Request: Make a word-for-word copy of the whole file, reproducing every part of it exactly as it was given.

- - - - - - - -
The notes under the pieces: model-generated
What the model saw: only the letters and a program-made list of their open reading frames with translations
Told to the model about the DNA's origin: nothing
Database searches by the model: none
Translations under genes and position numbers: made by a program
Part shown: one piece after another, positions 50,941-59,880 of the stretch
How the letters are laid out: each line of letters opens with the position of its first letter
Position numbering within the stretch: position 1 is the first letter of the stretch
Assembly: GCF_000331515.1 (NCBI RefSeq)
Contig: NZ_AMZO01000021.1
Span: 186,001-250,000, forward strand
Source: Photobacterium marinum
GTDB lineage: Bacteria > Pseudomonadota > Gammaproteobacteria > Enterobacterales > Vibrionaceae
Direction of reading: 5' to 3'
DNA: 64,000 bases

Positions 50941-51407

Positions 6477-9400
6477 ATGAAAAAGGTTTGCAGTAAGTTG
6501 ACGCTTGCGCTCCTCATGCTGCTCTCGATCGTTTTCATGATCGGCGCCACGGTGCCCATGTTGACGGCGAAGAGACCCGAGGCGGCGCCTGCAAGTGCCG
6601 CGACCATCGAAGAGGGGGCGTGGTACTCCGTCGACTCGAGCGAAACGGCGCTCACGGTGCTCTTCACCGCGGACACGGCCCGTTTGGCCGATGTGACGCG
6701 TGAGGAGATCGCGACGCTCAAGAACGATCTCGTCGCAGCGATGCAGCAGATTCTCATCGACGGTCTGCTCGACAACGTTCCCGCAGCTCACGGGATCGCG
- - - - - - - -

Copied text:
The notes under the pieces: model-generated
What the model saw: only the letters and a program-made list of their open reading frames with translations
Told to the model about the DNA's origin: nothing
Database searches by the model: none
Translations under genes and position numbers: made by a program
Part shown: one piece after another, positions 50,941-59,880 of the stretch
How the letters are laid out: each line of letters opens with the position of its first letter
Position numbering within the stretch: position 1 is the first letter of the stretch
Assembly: GCF_000331515.1 (NCBI RefSeq)
Contig: NZ_AMZO01000021.1
Span: 186,001-250,000, forward strand
Source: Photobacterium marinum
GTDB lineage: Bacteria > Pseudomonadota > Gammaproteobacteria > Enterobacterales > Vibrionaceae
Direction of reading: 5' to 3'
DNA: 64,000 bases

Positions 50941-51407

Positions 6477-9400
6477 ATGAAAAAGGTTTGCAGTAAGTTG
6501 ACGCTTGCGCTCCTCATGCTGCTCTCGATCGTTTTCATGATCGGCGCCACGGTGCCCATGTTGACGGCGAAGAGACCCGAGGCGGCGCCTGCAAGTGCCG
6601 CGACCATCGAAGAGGGGGCGTGGTACTCCGTCGACTCGAGCGAAACGGCGCTCACGGTGCTCTTCACCGCGGACACGGCCCGTTTGGCCGATGTGACGCG
6701 TGAGGAGATCGCGACGCTCAAGAACGATCTCGTCGCAGCGATGCAGCAGATTCTCATCGACGGTCTGCTCGACAACGTTCCCGCAGCTCACGGGATCGCG